The principle that should be used in judging past actions and how we should treat them is to look at the context of the times. What could possess RimaAnn Nelson not to use that standard? Did she not see this photo as something that has endured and become so beloved there is a giant statue depicting it in San Diego? Her memo constantly references the need for a respectful atmosphere in VA facilities. Where is her respect?

Cancel culture is being effectively challenged on many fronts. However, it is not dead. It thrives in government operations like the VA, on many college campuses, and in progressive cities.

Today, I’ll celebrate this win and think of the Greatest Generation of Americans and the jubilation they felt on August 14, 1945, knowing they could get on with their lives.

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Warrior Call: Serving Those Now Suffering After Serving Us

It was a day Frank Larkin will never forget. In April 2017, his son Ryan F. Larkin, a Navy SEAL who was struggling following his return to civilian life, committed suicide in the basement of the family’s home.

“He was wearing his SEAL Team 7 T-shirt, red, white, and blue board shorts, and illuminated a shadow box next to where he was,” said Larkin as he choked up while talking with DCJournal.

He had just recounted how his son fought a losing battle not only inside his own head but with the Veterans Administration. “He says… ‘All they do is keep writing me prescriptions and these drugs, I don’t even feel like I’m in my own body.’ And he said to me, ‘I’m banged up inside.’”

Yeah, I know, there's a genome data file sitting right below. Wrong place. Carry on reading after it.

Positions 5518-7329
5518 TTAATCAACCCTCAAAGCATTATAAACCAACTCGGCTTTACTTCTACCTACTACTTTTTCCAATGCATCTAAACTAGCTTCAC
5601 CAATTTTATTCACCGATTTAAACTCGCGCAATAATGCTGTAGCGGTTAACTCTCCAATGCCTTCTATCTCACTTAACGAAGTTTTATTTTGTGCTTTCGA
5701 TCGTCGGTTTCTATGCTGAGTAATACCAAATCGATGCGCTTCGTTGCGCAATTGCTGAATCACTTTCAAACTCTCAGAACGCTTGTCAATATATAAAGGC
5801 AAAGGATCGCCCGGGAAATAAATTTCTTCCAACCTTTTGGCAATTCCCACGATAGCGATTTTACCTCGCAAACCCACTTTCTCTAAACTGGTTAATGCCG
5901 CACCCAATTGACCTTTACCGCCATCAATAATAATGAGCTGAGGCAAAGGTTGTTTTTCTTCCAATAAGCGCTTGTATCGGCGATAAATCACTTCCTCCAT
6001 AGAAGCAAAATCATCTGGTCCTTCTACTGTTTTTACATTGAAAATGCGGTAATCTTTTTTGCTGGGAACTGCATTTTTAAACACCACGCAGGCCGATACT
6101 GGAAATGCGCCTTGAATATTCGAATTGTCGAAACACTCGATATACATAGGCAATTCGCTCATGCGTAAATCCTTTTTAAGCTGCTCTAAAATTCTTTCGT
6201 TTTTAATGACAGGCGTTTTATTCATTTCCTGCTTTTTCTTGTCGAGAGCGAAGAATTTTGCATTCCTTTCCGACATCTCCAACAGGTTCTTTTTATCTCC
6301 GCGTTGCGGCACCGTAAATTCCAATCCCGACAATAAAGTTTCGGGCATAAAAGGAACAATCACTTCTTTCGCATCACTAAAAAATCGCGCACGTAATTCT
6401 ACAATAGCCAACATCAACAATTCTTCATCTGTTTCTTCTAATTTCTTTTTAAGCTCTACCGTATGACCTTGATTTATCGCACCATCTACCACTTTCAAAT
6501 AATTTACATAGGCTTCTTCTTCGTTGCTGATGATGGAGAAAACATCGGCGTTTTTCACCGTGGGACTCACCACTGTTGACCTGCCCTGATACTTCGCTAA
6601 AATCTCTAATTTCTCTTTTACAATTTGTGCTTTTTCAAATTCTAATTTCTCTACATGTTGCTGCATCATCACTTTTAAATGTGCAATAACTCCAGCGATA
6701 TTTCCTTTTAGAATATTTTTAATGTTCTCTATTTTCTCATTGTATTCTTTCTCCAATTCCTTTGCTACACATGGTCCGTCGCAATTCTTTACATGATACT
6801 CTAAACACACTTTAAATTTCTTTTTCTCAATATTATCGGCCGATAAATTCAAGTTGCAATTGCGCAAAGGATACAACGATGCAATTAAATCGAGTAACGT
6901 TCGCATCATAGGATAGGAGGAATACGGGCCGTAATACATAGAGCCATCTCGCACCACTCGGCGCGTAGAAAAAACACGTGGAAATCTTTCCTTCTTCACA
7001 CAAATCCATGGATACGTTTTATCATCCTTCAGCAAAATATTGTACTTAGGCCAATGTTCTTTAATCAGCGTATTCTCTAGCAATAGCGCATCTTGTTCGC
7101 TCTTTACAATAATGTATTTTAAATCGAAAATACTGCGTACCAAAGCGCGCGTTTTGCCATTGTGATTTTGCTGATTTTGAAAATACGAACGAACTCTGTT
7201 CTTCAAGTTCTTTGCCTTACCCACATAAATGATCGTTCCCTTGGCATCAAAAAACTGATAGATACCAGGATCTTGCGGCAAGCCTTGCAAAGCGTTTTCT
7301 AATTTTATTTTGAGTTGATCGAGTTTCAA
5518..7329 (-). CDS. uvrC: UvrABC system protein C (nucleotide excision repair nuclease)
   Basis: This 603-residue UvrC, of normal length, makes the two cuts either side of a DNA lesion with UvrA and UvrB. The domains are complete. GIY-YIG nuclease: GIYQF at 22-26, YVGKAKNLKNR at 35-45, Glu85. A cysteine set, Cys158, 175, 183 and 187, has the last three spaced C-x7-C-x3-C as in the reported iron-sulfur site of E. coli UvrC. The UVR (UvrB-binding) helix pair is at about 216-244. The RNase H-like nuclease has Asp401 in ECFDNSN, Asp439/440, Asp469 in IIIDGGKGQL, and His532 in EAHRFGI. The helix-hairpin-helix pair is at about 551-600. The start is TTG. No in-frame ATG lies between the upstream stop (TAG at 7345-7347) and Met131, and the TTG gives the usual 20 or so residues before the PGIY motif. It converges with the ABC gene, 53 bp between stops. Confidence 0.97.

Government statistics say there were 6,146 veteran suicide deaths in 2020, almost 60 percent higher than non-veteran adults. The next year, 519 active-duty members of the Armed Forces took their own lives.

Larkin, a former Navy SEAL and Secret Service agent who also served as the 40th U.S. Senate Sergeant at Arms, used his son’s death to form Warrior Call. It connects veterans and former first responders with resources to help them get past isolation and thoughts of suicide.

“In many cases, it’s because the time they spent in service to our country is not well understood by our society,” Larkin said. “So, when they come out of their service, or while they’re still in uniform, there’s kind of a translation challenge with folks who are on the outside that have not served to understand what life is in uniform.”